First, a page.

When Europe, the US and some neighboring countries chafe at China,
they use the term "rules-based order". So how does the US score on
the parameter of a rules-based order?
Studies in international politics show that the international
community is an orderly anarchy. Unlike nations, there is no
machinery to govern the international community, which, however, is
largely in an orderly state.
The basis for supporting the international order is changing
though. In general, from the Peace of Westphalia to World War II, a
power-based order existed in the world. Based on their national
strengths, European powers, which dominated the international
order, identified their sphere of influence in the world by using
wars or peace treaties. The change in strength was the main cause
of wars between great powers.
The international order after WWII turned to a rules-based one
which was closely related to the US - because of its superior
strength, the US regarded the whole world as its "sphere of
influence" and promoted the "rules-based" international order. With
the support of other major powers, the US helped establish global
political, financial, economic and cultural order by having a
leading role in the establishment of global organizations such as
the United Nations, the World Bank, the International Monetary
Fund, the General Agreement on Tariffs and Trade (GATT) and
The US vigorously advocated free trade and regarded it as the soul
of GATT because it was conducive to expanding the influence of the
US-led international rules. The US also had a comparative advantage
in industrial goods and the services industry, especially finance.
It helped the US take the moral high ground and highlighted the
responsibility which comes with leadership of the
To support allies, the US endured unilateral trade discrimination
from some countries and regions such as Europe, Japan, South Korea
as well as the island of Taiwan. This was the primary reason for
the low overall tax rate in the US. In a reciprocal gesture and
coupled with the need to occupy a large American market, these
countries and regions exported goods to the US at lower
With the sharp increase in the number of countries, the growth of
developing countries, and competition from some big countries, the
impact of the US on some international rules declined. Along with
this, the US interest in some international organizations was
eroded and Washington is increasingly unwilling to fulfill some
international obligations and haggling more and more until it
retreats. As a result, the US owes the UN millions in arrears,
while it demands its allies to increase military spending.
For an international system that clearly doesn't bring it many
benefits, the US attitude is clear: withdrawing, for instance, the
Paris climate agreement, and ending the Bretton Woods system; not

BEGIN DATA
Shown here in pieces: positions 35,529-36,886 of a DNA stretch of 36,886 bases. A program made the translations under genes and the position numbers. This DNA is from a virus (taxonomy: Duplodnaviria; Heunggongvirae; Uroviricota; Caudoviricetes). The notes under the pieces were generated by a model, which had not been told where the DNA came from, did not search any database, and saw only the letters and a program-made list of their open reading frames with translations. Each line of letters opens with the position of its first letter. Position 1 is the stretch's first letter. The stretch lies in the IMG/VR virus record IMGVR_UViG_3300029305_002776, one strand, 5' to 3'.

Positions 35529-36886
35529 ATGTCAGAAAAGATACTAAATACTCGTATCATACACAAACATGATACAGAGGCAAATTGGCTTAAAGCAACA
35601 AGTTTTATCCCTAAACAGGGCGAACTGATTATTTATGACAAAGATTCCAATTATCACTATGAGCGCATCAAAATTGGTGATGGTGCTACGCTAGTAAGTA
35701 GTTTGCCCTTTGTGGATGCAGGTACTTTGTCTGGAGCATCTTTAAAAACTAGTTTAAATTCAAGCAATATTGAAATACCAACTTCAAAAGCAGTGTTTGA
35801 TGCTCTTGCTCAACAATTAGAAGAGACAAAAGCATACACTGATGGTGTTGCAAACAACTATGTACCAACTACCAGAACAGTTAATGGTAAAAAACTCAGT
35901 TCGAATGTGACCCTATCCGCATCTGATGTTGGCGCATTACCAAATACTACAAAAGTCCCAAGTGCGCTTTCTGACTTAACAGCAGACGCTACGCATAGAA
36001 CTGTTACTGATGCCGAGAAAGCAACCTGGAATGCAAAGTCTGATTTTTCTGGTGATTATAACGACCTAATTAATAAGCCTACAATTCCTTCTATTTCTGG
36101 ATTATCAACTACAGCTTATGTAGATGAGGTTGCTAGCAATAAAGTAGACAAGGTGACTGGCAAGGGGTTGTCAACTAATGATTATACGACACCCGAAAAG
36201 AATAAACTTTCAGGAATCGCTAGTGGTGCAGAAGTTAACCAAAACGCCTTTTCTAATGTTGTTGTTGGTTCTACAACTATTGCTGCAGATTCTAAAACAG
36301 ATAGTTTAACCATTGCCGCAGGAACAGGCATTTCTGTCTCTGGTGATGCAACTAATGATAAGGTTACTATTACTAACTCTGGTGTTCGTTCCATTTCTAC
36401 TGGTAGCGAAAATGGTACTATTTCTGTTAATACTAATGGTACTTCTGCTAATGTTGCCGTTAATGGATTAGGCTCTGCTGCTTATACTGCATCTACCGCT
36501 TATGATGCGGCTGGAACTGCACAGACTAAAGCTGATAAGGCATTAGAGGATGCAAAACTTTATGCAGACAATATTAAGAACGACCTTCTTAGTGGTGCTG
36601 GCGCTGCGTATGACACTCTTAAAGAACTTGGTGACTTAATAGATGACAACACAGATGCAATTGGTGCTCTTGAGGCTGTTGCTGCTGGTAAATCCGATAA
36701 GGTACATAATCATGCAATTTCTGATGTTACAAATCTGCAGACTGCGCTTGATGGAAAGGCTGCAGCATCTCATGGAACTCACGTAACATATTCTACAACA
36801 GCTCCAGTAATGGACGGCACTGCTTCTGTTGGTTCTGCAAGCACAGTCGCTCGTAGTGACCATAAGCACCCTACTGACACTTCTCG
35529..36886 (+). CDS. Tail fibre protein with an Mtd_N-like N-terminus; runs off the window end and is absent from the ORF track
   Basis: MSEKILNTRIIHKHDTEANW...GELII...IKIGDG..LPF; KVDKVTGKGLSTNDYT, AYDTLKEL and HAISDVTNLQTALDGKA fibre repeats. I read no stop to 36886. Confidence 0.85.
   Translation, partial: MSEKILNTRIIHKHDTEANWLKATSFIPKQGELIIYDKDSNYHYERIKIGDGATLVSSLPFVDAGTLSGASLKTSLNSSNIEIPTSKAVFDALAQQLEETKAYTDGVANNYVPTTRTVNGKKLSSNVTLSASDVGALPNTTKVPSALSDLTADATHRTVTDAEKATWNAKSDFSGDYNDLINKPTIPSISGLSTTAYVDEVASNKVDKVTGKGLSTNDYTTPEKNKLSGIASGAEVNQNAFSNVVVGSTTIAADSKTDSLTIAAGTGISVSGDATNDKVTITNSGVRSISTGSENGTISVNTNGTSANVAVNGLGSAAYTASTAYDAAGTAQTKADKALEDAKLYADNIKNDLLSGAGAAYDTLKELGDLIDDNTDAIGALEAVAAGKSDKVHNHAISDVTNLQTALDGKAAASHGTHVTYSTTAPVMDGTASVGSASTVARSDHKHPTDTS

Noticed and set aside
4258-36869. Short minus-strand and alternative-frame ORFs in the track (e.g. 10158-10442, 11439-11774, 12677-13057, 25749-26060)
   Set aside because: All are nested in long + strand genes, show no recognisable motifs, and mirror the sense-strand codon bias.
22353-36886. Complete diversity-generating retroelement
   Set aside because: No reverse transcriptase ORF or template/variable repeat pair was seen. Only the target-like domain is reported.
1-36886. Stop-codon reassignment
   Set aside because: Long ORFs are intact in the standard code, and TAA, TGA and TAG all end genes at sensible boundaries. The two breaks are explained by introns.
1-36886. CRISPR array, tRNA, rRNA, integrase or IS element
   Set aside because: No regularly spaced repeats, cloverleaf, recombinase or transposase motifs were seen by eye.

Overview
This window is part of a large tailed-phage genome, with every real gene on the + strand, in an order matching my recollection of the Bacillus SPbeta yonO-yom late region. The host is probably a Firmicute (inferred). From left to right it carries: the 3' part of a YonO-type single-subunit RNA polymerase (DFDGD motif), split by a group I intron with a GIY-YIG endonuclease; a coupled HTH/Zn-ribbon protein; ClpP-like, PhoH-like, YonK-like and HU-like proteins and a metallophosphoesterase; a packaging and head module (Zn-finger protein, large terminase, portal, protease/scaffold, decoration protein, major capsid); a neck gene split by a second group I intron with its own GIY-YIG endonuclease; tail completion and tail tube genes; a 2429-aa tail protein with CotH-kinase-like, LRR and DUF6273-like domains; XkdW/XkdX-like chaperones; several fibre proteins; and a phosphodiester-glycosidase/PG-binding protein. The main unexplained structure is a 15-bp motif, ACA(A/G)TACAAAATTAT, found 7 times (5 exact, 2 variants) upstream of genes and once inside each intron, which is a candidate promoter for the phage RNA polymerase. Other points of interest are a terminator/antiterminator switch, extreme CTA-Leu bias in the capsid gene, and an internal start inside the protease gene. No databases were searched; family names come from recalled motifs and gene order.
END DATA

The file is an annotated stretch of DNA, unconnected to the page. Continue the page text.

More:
participating in but signing other bilateral agreements, a typical
instance of which is the International Criminal Court; not
participating but interpreting it in a way that benefits itself
such as with the United Nations Convention on the Law of the Sea;
requiring special treatment at first and withdrawing when demands
were not met, such as with the International Court of Justice;
withdrawing from organizations where US influence is decreasing
such as UNESCO and the UN Human Rights Council.
Historically, the US has always been pragmatic about the
international order. Isolationism that haunted Washington, Monroe
Doctrine that prevailed for more than half a century, Woodrow
Wilson's "Fourteen Points" and Franklin Roosevelt's "Four Freedoms"
are important instances.
Incumbent US President Donald Trump is not interested in agendas
such as world leadership and values. His policy of "America First"
is aimed at returning to the pragmatic tradition in an uninhibited
manner, with the aim of compensating the "victims of globalization"
in the country and holding back strong
To achieve this, he selectively uses different policy tools: In the
traditional manufacturing sector, he emphasizes "fair trade;" in
the services industries such as finance and high-end manufacturing
that the US has an advantage, he emphasizes "free trade" and
abandons "fair trade;" for US industries that could not gain
benefits either through "free competition" or "fair competition,"
he does not hesitate to use political and legal means to prop up US
companies and suppress rivals. Forcing manufacturing to return to
the US, encouraging other countries to invest in the country and
persecuting Huawei are the very policies against this
In this regard, the US has precedents before Trump. US suppression
of Japan includes the Plaza Accord in 1985 and "voluntary quota"
for the export of automobiles to the US in 1991. Amid the Asian
financial crisis in 1998, the US accused the Malaysian government
of adopting capital controls and supporting enterprises. During the
2008 global financial crisis, the US blatantly invested in Wall
Street and the auto industry on the grounds of "too big to fail".
Having double standards for international and domestic affairs is a
major trait of the US, and both the Democratic and the Republican
parties are the same. This is ironic for the superpower that
emphasizes "international rules".
In short, international rules are not neutral. The current
rules-based order is dominated by European countries and the US
that have their roots in Christian civilization. Countries from
other civilizations are only participants and recipients.
Nowadays, emerging economies represented by China have become the
main contributors to the global economic growth. They are no longer
satisfied with simply "receiving" and also demands contributing and
reaping benefits, which is undoubtedly justifiable. However, the
existing rules-based order has proven difficult to adapt to this
change. Therefore, this order will diverge to meet the needs of
cooperation and competition among civilizations.